LDS Church shakes up missionary program with changes
(KUTV) The Church of Jesus Christ of Latter Day Saints announced a set of changes for their missionary program Friday morning.
Such changes include:
- A new set of interview questions to be asked of prospective missionaries
- The number of missions will be cut back
- Tablets will be replaced with smartphones
The LDS Church says the number of missions will be trimmed in order to "better fit the needs of each region of the world."
Elder Dallin H. Oaks of the Quorum of the Twelve Apostles alluded to such changes on June 28, 2017, at the annual seminar for new mission presidents.
"For those preparing for missions, Church leaders have approved a standard set of interview questions to be asked of prospective missionaries uniformly across the world," states a news release from the LDS Newsroom.
The LDS Newsroom continues, "The hope is that each young man and woman will be familiar with them years before they formally prepare to serve so they have a more complete understanding of the rigorous requirements of missionary work."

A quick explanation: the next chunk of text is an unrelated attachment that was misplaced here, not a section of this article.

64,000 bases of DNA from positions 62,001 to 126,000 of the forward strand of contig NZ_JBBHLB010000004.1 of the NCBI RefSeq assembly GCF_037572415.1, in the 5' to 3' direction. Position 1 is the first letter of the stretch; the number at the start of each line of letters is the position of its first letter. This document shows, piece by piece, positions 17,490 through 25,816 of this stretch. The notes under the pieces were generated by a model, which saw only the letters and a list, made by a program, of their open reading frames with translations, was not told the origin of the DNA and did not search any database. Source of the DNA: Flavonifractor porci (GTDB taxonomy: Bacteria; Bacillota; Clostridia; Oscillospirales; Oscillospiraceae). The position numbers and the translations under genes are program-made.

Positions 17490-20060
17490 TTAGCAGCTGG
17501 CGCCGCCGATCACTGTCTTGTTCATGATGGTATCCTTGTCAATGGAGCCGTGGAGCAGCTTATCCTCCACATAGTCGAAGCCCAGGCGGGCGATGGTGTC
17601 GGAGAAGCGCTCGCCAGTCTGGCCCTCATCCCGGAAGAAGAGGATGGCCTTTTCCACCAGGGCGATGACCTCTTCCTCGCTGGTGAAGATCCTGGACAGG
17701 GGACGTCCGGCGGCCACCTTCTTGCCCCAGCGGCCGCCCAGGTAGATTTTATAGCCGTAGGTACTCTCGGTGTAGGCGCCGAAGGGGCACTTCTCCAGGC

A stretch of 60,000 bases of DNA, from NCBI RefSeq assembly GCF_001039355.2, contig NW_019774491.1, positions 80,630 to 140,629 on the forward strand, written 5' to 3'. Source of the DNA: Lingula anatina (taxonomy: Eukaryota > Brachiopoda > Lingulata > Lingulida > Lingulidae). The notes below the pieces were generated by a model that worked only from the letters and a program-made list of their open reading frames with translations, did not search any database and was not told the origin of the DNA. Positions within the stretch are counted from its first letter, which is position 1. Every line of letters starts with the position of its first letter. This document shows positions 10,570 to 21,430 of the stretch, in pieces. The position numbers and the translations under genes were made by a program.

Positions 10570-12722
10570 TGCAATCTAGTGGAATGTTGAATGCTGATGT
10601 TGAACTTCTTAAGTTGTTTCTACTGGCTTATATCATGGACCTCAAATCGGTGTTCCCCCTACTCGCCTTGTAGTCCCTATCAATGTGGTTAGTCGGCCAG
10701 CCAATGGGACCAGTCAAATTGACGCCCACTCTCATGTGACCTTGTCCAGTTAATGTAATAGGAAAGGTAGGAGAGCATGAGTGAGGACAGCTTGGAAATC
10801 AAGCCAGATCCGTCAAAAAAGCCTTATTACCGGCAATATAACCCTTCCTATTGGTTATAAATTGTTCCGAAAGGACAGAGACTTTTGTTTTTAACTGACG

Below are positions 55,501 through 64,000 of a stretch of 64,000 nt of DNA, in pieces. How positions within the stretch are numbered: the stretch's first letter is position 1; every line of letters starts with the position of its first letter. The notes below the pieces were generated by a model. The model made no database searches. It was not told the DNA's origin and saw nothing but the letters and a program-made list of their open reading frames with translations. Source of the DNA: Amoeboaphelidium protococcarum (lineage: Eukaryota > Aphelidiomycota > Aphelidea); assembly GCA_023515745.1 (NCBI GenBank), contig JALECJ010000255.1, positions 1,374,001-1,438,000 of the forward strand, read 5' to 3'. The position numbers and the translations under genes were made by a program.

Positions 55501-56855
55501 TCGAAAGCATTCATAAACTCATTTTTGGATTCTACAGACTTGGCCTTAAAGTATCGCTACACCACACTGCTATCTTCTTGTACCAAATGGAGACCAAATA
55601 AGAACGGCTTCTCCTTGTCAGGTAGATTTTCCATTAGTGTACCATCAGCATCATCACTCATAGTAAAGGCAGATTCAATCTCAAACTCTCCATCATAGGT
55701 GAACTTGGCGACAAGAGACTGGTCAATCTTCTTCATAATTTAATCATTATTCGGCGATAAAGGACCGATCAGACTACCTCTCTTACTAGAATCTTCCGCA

Five years ago the LDS Church reduced the missionary service age from 19 (men) and 21 (women) to 18 and 19 respectively. This grew the number of missionaries from 58,000 to 88,000.
Now, the LDS Church will reduce the number of missions to "better fit the total number of missionaries and the needs in each region."
The number of missionaries since has dropped to 70,000.
According to General Authority Seventy Elder Brent H. Nielson, the mission reduction is reportedly due to this decrease in missionary numbers.
On the technology front, the LDS Church is trying to improve its edge. Missionaries will now carry smartphones instead of tablets.
The change is being made to give missionaries more readily available resources to provide those with whom they interact.
"God knows where to find those are seeking truth," says Nielson, "and that's why we're seeking better ways to find them."